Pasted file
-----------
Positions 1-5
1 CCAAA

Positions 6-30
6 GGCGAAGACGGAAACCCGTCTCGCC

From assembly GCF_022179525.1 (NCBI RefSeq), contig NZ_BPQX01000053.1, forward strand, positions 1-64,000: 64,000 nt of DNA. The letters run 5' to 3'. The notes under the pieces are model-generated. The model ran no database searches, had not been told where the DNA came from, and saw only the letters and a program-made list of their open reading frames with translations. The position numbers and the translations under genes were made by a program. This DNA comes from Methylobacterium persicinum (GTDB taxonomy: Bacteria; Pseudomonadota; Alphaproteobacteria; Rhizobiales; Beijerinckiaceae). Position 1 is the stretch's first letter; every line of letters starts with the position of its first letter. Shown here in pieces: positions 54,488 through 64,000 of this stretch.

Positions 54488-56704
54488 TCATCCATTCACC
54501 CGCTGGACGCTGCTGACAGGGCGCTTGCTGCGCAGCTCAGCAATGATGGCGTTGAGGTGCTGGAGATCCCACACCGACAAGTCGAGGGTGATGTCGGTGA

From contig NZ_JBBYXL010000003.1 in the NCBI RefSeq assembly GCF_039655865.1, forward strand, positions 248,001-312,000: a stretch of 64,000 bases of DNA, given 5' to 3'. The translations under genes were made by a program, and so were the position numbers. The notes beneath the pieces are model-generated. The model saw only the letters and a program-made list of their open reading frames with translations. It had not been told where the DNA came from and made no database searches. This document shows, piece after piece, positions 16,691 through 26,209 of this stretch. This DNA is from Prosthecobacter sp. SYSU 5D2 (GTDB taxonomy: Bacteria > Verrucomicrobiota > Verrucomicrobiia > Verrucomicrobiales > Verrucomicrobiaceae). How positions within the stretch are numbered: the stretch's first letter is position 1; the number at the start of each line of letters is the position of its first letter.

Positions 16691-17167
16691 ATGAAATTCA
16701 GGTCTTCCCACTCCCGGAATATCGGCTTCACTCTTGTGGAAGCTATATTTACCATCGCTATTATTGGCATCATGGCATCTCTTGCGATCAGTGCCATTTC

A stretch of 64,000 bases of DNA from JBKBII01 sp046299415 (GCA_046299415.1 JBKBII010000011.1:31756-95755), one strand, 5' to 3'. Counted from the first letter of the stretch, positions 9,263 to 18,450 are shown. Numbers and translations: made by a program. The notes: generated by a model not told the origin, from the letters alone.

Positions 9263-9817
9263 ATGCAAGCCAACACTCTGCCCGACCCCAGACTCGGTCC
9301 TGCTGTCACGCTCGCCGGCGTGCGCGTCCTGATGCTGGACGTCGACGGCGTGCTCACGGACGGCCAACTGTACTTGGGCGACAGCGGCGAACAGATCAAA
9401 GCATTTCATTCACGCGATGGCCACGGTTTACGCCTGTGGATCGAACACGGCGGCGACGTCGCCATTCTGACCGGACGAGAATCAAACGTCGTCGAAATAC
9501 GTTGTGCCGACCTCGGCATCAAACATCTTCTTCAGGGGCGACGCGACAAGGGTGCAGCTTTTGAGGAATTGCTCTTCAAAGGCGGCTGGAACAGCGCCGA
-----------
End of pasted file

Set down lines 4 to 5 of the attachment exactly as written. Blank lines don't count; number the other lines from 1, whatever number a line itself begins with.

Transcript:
6 GGCGAAGACGGAAACCCGTCTCGCC

From assembly GCF_022179525.1 (NCBI RefSeq), contig NZ_BPQX01000053.1, forward strand, positions 1-64,000: 64,000 nt of DNA. The letters run 5' to 3'. The notes under the pieces are model-generated. The model ran no database searches, had not been told where the DNA came from, and saw only the letters and a program-made list of their open reading frames with translations. The position numbers and the translations under genes were made by a program. This DNA comes from Methylobacterium persicinum (GTDB taxonomy: Bacteria; Pseudomonadota; Alphaproteobacteria; Rhizobiales; Beijerinckiaceae). Position 1 is the stretch's first letter; every line of letters starts with the position of its first letter. Shown here in pieces: positions 54,488 through 64,000 of this stretch.